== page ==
So how can a security leader or team go about doing this? Part of the method involves figuring out what is important...
to the business, which means getting face time with the senior management team. They all have other jobs to do, so persistence is a must, but be sure to sit down with them to find out what's important and what needs to be protected.
Then take a baseline of the current systems, sometimes called a risk assessment. This establishes the systems' current position and will provide the basis for the gap analysis, which is the difference between the current position and the place the senior team thinks the systems ought to be.
Finally, present the findings with both a triage plan (to address serious issues that put critical data at risk), and a long-term strategic plan. Then start executing on the plan, hitting milestones and gradually, incrementally building credibility.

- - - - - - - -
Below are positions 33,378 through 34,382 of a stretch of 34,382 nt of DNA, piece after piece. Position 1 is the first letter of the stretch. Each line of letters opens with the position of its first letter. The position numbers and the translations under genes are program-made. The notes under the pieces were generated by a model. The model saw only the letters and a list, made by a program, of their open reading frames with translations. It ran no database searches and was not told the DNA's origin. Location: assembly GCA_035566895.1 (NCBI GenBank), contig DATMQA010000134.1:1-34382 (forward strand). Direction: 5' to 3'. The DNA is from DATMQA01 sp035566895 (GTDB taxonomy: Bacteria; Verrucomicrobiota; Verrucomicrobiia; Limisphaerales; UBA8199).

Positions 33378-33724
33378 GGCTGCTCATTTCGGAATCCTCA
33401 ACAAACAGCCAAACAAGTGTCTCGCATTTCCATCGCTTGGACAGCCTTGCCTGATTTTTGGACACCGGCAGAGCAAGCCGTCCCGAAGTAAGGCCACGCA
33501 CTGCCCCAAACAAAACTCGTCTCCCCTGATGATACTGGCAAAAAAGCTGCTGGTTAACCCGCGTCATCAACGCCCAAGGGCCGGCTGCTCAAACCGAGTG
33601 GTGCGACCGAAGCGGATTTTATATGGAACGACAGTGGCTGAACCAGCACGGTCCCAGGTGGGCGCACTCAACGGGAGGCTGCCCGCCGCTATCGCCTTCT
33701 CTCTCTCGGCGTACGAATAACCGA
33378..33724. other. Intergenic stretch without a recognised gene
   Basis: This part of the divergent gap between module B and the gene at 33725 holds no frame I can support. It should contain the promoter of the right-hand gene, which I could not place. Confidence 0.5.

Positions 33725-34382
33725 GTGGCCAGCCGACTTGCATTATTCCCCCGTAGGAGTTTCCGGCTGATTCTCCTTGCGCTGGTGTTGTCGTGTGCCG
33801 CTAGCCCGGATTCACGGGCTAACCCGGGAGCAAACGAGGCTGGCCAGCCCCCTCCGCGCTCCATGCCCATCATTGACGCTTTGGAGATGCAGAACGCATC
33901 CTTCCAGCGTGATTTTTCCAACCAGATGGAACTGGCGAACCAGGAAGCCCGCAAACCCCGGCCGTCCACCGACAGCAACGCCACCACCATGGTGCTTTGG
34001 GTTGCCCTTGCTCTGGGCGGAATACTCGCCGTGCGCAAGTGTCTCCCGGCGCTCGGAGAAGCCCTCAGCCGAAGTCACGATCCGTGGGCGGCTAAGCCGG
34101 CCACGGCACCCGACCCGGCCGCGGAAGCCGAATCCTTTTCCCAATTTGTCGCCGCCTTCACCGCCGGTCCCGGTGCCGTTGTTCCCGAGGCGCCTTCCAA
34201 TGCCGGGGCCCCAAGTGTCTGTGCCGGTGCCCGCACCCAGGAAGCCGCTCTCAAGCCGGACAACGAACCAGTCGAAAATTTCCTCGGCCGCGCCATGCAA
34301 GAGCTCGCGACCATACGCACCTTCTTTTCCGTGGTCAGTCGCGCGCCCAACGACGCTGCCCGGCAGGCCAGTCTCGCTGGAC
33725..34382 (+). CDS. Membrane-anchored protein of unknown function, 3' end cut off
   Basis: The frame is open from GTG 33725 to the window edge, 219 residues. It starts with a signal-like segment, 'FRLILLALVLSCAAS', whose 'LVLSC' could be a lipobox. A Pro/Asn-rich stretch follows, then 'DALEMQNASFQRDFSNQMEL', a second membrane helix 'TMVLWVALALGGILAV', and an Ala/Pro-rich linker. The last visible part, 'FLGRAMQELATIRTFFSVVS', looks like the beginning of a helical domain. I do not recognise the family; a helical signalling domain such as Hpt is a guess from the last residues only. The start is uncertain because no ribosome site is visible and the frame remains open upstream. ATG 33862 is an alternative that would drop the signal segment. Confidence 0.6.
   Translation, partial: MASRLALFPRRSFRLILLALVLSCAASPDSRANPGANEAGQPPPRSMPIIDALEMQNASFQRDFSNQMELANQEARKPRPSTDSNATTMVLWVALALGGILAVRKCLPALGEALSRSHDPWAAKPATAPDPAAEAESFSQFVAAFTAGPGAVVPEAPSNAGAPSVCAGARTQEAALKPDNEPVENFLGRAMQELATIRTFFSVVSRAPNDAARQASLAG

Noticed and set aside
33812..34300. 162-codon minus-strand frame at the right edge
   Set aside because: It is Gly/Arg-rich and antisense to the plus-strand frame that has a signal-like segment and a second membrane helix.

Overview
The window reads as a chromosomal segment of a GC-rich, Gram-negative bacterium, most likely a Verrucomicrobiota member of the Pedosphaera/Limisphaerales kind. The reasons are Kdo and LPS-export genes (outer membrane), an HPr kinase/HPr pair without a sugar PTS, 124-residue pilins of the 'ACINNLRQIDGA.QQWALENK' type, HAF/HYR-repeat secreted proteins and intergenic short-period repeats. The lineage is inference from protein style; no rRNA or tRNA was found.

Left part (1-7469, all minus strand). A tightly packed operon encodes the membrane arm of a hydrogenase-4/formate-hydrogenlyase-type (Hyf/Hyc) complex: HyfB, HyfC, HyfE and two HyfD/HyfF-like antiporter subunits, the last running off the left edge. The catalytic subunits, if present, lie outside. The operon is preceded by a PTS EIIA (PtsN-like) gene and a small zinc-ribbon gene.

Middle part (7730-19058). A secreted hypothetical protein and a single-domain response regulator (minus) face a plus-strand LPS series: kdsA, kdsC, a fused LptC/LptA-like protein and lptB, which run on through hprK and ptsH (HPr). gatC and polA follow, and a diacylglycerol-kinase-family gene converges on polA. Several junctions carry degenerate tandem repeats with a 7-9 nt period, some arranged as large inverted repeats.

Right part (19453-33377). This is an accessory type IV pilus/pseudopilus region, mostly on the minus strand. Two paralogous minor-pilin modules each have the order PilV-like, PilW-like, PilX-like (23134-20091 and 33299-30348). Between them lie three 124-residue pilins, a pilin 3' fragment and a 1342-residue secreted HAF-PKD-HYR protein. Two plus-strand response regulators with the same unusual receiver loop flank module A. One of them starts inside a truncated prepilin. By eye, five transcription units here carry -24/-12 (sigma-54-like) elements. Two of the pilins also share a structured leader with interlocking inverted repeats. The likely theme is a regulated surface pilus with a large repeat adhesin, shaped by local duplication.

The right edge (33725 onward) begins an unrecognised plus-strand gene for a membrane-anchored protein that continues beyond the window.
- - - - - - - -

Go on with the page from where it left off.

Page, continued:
Of course, it's not that easy, but that's the general process. To be considered a peer, security pros must speak the language of business. Once that level of credibility is reached, it will be much easier to get the security mindset implemented.
Dig Deeper on Business Management: Security Support and Executive Communications
Related Q&A from Mike Rothman, Contributor
In the world of security certifications, what is the GISP and how alike is it to the CISSP? In this security management expert response, learn about ...continue reading
Depending on your enterprise, it may or may not be necessary to utilize a QSA. In this security management expert response, learn how to determine ...continue reading
When developing software securely, what role does gap analysis play? In this security management expert response, learn how to implement gap analysis...continue reading
Have a question for an expert?
Please add a title for your question
Get answers from a TechTarget expert on whatever's puzzling you.